A Kidnappers’ Colony

Mohammed Adamu

Oxygenated by enormous monetary gains, the apparent inability, incapacity or collusion of the nation’s flawed security architecture and under-equipped justice system to effectively kill-off the malady, the entire Nigerian landscape is currently besieged by kidnappers, writes Louis Achi

Many kidnap cases now go unreported for reasons not far-fetched. The victims’ relatives prefer to play along with kidnappers to guarantee the release of victims from captivity alive. Sadly, in many cases, this cagey wisdom rewards them with dead bodies.

From some scholars, a potent cocktail of drugs consumption, widespread unemployment, arms proliferation, deification of wealth and fundamentally flawed security architecture feed the Frankenstein monster of kidnapping. From the six geo-political zones and in the nation’s highways, schools, residences, worship places, offices, villages and cities – no space is secure from the brisk criminal enterprise of kidnapping.

Undeniably, there is a correlation between the proliferation of arms as a result of political patronage of miscreants, who were dumped after elections and kidnapping. The current kidnapping malady is comparable to the scourge of armed robbery in the early eighties, where many young able-bodied men, who fought during the Nigerian civil war, were discharged and sent home with nothing.

According to a former president of the Philippines Senate, Hon. Blas Ople, 52% of kidnappings in the Philippines involve active and retired police and military men and corruption within the law enforcement agencies sometimes thwarts serious effort in crime prevention. He further noted that the police force personnel lack resources to cope with criminal activities. Ople may have spoken for the Filipino scenario but the essence of his postulation has arguably made landfall locally.

Three months ago, Force spokesman, Frank Mba, announced the re-arrest of millionaire kidnapper, Hamisu Wadume in his hideout at Layin Mai Allo Hotoro area of Kano State.

Wadume escaped when the operatives of Intelligence Response Team came under attack from soldiers attached to Battalion 93, Takum, Taraba State, as they conveyed the kidnap suspect from the scene of his arrest. The sad incident, last year, in Ibi, Taraba State, resulted in the killing of three police officers and two civilians, and injury to five others.

Reputed to be generous to a fault, Wadume had carved out a cosy fiefdom for himself in a corner of the Northeast and allegedly engineered several abductions and made a fortune out of ransom extorted from relatives of the victims. At press time, his case is still dragging through the court.

The spiralling incidents of kidnapping in Nigeria, is provoking some unconventional pushbacks from different stakeholders.

Perhaps out of palpable desperation, the Deputy Imam of Triumph Juma’at Mosque in Kano State, Dr. Abdulmudallib Ahmed, recently declared that the only way to stop kidnapping for ransom in the North is by calling the bluff of the kidnappers by letting them kill their victims.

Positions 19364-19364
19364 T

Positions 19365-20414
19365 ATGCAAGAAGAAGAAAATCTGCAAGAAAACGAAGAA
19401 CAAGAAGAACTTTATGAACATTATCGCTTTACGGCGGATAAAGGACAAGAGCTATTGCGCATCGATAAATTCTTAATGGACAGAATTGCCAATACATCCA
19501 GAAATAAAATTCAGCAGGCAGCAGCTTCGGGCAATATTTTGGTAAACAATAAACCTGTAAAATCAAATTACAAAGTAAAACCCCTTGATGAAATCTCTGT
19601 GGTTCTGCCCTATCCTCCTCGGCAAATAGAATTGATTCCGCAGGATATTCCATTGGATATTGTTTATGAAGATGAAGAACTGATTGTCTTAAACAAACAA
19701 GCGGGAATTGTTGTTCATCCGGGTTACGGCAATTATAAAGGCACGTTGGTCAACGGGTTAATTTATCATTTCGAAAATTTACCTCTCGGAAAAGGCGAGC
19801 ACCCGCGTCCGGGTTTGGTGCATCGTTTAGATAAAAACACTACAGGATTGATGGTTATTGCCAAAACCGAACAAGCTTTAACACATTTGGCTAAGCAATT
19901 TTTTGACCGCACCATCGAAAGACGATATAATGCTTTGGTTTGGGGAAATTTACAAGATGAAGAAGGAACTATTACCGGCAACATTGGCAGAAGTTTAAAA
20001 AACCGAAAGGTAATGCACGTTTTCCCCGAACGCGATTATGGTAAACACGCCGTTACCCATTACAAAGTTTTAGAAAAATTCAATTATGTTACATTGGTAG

The cleric, who made the suggestion on his Facebook, noted that solutions to difficult problems are often difficult measures and therefore families must resort to desperate measures in order to curb the growing menace. He, therefore, urged families and relatives of kidnap victims to stop paying ransom in order to discourage the growing crime in the region.

On its part, Afenifere, a Yoruba Pan Socio-Political Group raised the alarm that the country had become ungovernable and on the brink of collapse. The group spoke at its monthly meeting held at the country home of its national leader, Pa Reuben Fasoranti, in Akure, the Ondo State capital.

A communiqué issued and read to newsmen by the group’s National Publicity Secretary, Yinka Odumakin, stated that, “the truth is that the country had virtually become ungovernable and unless we restructure and restore Nigeria to federalism, the country is on the brink of collapse and God should save us from the worst-case scenario. And nobody should take this country on any childish ride. We should just implement the report of the 2014 conference now.”

The Sultan of Sokoto, Muhammadu Sa’ad Abubakar, said insecurity in the north was so terrible that “people now leave foodstuff in their houses for bandits.” He spoke at the fourth quarterly meeting of Nigeria Inter Religious Council (NIREC) held in Abuja, the nation’s capital, on Thursday.

Looking at the big picture, with military deployment to almost all the states of the federation and FCT, Abuja, it is clear that serious governance issues are on the spot. The Police Force needs badly to be revamped, re-motivated, re-equipped and perhaps, most importantly – restructured.

The emerging consensus is that good governance with accountability, transparency and fair play should be critical factors in mitigating the current crisis. An unengaged youth equates a ticking time bomb.